A mix of both large and small with completive business models probably will be best for everyone. Thanks for your great article.

  2. Ken Montville - The MD Suburbs of DC

    June 19, 2009 at 10:00 pm

    I’ve worked for the big boys all my professional life and I don’t know that I every understood that any particular office or independently owned franchise had a clear “mission” or “vision” or whatever it is you’re alluding to.For me it’s ab out agent services and the BRAND. I’ve had people tell me that “Oh no. It’s about YOU. It’s not about some big, universally recognized name.” I say, “yeah. Right.”

    There may be some people out there that pick there Realtor because they’re charming but my guess is that the brand helps. If the office or franchise is run well. I’m happy with the mammoth.

  3. Ken Montville - The MD Suburbs of DC

    June 19, 2009 at 10:02 pm

    Sorry for all the typos. I’ve been trying to sign onto AG and it keeps erasing my comment. It was about the third time I typed it.

  4. Matt Thomson

    June 20, 2009 at 1:36 pm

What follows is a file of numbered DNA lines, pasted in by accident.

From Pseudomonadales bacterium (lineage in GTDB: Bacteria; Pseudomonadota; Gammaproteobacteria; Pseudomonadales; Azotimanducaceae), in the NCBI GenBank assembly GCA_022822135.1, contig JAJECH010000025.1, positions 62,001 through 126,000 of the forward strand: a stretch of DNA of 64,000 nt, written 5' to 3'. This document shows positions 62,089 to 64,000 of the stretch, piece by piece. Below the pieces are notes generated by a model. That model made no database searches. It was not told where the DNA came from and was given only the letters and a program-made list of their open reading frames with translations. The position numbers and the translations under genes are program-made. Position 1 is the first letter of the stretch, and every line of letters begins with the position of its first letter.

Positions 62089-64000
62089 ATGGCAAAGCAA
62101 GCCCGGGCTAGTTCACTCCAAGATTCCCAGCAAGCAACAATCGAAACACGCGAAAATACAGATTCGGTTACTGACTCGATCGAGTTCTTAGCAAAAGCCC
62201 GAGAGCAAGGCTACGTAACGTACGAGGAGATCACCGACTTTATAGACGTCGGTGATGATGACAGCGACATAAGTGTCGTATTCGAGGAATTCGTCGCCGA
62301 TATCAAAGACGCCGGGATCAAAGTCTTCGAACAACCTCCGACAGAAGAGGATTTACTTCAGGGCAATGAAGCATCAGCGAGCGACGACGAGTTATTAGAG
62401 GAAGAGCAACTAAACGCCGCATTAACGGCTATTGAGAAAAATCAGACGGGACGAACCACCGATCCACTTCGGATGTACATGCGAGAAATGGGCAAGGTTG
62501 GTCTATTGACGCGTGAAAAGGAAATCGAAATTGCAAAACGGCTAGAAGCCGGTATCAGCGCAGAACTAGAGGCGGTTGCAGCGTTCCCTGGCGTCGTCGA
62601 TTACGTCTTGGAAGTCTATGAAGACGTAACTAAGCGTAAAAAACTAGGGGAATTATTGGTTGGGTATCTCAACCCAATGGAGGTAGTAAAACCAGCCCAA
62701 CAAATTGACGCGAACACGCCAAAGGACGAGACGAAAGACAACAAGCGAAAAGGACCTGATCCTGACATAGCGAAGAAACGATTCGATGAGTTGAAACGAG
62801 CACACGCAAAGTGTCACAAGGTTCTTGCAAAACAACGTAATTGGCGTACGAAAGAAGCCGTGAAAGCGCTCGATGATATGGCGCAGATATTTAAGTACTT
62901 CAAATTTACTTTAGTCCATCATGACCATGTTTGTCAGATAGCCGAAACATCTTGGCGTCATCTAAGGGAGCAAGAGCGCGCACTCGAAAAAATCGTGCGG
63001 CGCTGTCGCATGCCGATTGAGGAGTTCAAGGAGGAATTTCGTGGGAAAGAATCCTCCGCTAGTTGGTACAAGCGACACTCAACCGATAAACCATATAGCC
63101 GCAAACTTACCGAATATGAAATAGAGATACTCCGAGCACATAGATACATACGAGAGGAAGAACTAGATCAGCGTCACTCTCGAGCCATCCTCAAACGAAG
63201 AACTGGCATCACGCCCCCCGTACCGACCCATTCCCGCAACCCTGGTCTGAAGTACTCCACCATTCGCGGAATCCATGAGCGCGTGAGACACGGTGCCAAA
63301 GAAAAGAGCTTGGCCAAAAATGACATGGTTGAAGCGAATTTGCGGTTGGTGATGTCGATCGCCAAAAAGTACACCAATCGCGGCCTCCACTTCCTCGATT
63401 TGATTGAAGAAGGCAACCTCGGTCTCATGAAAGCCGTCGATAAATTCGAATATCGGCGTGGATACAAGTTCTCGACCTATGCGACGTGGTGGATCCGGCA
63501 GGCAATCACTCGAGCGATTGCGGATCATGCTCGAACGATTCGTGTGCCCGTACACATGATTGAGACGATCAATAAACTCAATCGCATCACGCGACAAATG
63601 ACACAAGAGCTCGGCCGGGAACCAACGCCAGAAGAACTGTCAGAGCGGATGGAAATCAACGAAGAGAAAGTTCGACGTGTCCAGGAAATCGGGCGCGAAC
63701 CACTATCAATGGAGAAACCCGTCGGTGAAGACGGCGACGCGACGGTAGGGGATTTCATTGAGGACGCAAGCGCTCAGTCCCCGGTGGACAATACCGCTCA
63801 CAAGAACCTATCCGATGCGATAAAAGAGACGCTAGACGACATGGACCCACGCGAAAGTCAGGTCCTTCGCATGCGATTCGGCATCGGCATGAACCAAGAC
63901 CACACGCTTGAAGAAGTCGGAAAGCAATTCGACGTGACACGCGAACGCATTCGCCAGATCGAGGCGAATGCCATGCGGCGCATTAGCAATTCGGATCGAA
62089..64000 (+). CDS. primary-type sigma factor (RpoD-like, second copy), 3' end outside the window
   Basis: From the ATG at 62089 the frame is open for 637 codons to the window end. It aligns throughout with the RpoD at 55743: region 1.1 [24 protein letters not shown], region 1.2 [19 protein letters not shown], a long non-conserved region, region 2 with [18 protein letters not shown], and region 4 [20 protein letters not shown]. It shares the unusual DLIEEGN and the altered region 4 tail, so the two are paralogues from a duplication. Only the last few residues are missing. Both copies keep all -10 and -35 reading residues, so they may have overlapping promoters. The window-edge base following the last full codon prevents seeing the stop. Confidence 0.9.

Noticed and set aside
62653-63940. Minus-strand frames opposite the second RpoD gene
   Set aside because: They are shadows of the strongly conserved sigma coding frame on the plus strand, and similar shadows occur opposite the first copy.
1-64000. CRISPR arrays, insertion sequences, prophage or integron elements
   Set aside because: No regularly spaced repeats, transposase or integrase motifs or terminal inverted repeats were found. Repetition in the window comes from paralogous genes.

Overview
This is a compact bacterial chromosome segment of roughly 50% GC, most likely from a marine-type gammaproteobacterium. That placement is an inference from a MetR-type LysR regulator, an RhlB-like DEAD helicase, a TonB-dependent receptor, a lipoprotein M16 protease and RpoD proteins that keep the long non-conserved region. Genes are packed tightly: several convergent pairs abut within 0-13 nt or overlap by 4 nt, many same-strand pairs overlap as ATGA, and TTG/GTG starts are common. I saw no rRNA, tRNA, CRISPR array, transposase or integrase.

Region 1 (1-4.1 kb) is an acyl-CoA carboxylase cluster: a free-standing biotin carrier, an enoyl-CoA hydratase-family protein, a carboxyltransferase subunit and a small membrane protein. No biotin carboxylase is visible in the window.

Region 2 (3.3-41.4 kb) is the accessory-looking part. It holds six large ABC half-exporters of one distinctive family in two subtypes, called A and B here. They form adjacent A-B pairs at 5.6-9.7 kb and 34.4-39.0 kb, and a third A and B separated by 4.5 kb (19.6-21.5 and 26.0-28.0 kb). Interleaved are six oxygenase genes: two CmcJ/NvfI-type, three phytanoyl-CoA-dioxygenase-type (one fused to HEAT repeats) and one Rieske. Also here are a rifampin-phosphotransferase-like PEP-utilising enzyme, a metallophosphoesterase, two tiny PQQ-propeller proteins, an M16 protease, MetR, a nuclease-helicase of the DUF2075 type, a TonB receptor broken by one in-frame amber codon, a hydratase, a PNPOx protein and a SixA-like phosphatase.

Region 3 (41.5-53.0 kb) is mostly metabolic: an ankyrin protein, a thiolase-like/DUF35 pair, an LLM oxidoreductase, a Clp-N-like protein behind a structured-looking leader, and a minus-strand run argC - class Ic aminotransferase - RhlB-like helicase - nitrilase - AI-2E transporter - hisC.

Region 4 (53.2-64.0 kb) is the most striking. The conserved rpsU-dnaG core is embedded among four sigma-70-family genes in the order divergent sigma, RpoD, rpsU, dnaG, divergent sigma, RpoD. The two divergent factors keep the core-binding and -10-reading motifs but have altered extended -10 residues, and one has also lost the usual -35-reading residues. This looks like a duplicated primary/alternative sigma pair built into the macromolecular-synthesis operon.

What I’ve found locally (in Virginia West, where it hasn’t rained in a month) is that the identity of the small brokerages has been “It’s saving me money. It’s the only way I’m staying alive.” Not what the broker had in mind, I’m sure.
    Most of the large brokerages are scrambling, too. Changing splits, cutting services, and thus losing many agents. Agents are scrambling here, looking for greener grass.
    Our brokerage, while the 3rd largest in the US, is run like a small boutique. People talk about the profit share, education, technology, etc, that KW offers, and while all that is really great, I’d say 95% of the agents in our office would give you that one succinct answer you mention…”We love the atmosphere here. It’s fun coming to work and it makes me want to be in the office.”
    I don’t think the logo on the building matters nearly as much as the character and culture within.

  5. Missy Caulk

    June 24, 2009 at 8:35 am

    Jim, this week I got an email from someone about listing their condo.

    She said I had talked to her and emailed her on it in the past. The name didn’t ring a bell, so………I put her name in my search bar and low and behold there is was. I had contacted her in 2007, I looked at the email and it had my old RE/MAX signature on it.

    An A-ha moment, she found me not the brand as I am now with KW. That was really heart-warming to me, and a great revelation.